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What are Clinical Trials?

Some trials use a control group that is given a placebo medication or the standard treatment for a disease.
Clinical trials are the backbone of many new therapies, particularly cancer treatments, and most are conducted at universities or research hospitals.
Clinical trials can be essential in testing new drugs.
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  • Written By: A Kaminsky
  • Edited By: Niki Foster
  • Last Modified Date: 02 October 2014
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New medical treatments and pharmaceuticals are constantly entering the market, and most are developed using clinical trials. These are scientific studies using human volunteers, usually to test a product or treatment. They can help determine whether a specific therapy is safe and effective for treating a specific condition. Clinical trials are vital tools in finding new, effective medical treatments.

Clinical trials are the backbone of many new therapies, particularly cancer treatments, and most are conducted at universities or research hospitals. Most have specific inclusion/exclusion criteria that varies from trial to trial. For instance, one on an obesity drug might specify participants who have not had weight-loss surgery or those who have not taken prescription weight-loss medication in a particular period of time. This ensures that unknown or unusual circumstances are less likely to affect the trial's outcome.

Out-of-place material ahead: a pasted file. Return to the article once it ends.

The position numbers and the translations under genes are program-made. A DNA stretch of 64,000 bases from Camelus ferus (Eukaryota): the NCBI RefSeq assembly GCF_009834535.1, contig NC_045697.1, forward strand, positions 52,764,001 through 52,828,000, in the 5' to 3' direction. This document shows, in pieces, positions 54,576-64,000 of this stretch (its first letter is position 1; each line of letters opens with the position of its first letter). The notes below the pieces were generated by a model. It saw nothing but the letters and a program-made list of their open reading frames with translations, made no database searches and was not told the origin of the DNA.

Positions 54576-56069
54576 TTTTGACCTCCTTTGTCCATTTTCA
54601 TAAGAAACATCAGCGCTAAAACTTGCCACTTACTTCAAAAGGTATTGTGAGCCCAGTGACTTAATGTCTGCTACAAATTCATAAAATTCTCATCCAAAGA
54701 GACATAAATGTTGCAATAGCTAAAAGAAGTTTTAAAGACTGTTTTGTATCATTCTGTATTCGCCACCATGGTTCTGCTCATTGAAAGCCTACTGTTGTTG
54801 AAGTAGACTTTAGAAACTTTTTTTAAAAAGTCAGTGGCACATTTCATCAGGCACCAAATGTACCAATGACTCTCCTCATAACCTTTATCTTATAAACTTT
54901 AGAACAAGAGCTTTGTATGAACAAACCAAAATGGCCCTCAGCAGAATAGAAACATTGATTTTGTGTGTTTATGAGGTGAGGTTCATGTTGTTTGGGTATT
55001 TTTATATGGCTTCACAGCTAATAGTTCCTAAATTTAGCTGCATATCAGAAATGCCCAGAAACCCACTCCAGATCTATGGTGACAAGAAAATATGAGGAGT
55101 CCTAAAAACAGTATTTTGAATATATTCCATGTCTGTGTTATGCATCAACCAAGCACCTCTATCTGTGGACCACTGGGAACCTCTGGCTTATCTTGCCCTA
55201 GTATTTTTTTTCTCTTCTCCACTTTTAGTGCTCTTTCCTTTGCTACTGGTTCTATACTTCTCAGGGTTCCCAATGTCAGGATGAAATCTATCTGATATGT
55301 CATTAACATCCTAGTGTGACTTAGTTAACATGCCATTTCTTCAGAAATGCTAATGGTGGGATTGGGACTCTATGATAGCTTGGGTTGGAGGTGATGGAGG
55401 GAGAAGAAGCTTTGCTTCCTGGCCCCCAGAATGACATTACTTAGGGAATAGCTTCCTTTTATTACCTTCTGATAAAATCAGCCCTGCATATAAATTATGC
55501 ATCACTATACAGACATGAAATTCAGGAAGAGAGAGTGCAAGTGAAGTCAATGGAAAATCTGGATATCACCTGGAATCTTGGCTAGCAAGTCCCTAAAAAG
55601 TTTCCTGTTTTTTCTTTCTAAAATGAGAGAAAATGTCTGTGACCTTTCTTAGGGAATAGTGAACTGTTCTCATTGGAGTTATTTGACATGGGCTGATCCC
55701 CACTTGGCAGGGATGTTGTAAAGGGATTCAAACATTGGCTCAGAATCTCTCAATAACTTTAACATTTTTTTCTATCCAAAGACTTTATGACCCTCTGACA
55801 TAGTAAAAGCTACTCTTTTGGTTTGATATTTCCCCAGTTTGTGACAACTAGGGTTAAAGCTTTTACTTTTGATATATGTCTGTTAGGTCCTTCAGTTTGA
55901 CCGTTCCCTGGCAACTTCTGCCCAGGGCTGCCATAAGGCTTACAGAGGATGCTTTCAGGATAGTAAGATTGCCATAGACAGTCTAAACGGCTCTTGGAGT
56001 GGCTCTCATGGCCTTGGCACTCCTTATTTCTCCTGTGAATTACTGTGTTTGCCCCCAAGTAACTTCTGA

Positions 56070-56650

Some trials use a control group that is given a placebo medication or the standard treatment for a disease, and the results are compared against those who receive the experimental treatment. Others use a double blind process, in which neither the researchers nor the patients know which group is receiving the treatment or a placebo.

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A patient volunteer may experience unpleasant side effects and may have to visit a medical professional often for evaluation. These factors can be a disadvantage, but many volunteers are willing to risk these side effects for the chance of a cure. Participants may leave the trial at any time, although they may be asked why they are dropping out of the study.

Clinical trials are usually conducted in three phases before the drug tested receives government approval. Phase I is the first and smallest study, using groups numbering between 20 and 80 patients to test the effectiveness and optimal dosage of a drug and to identify any side effects. Phase II uses groups of between 100 and 300 people to further test the safety of the drug and to make more notes on its effectiveness. Phase III compares the experimental treatment to standard therapies and evaluates it further for safety and dosage ranges. When a drug receives approval, it goes through a Phase IV trial that helps determine its risks and benefits.

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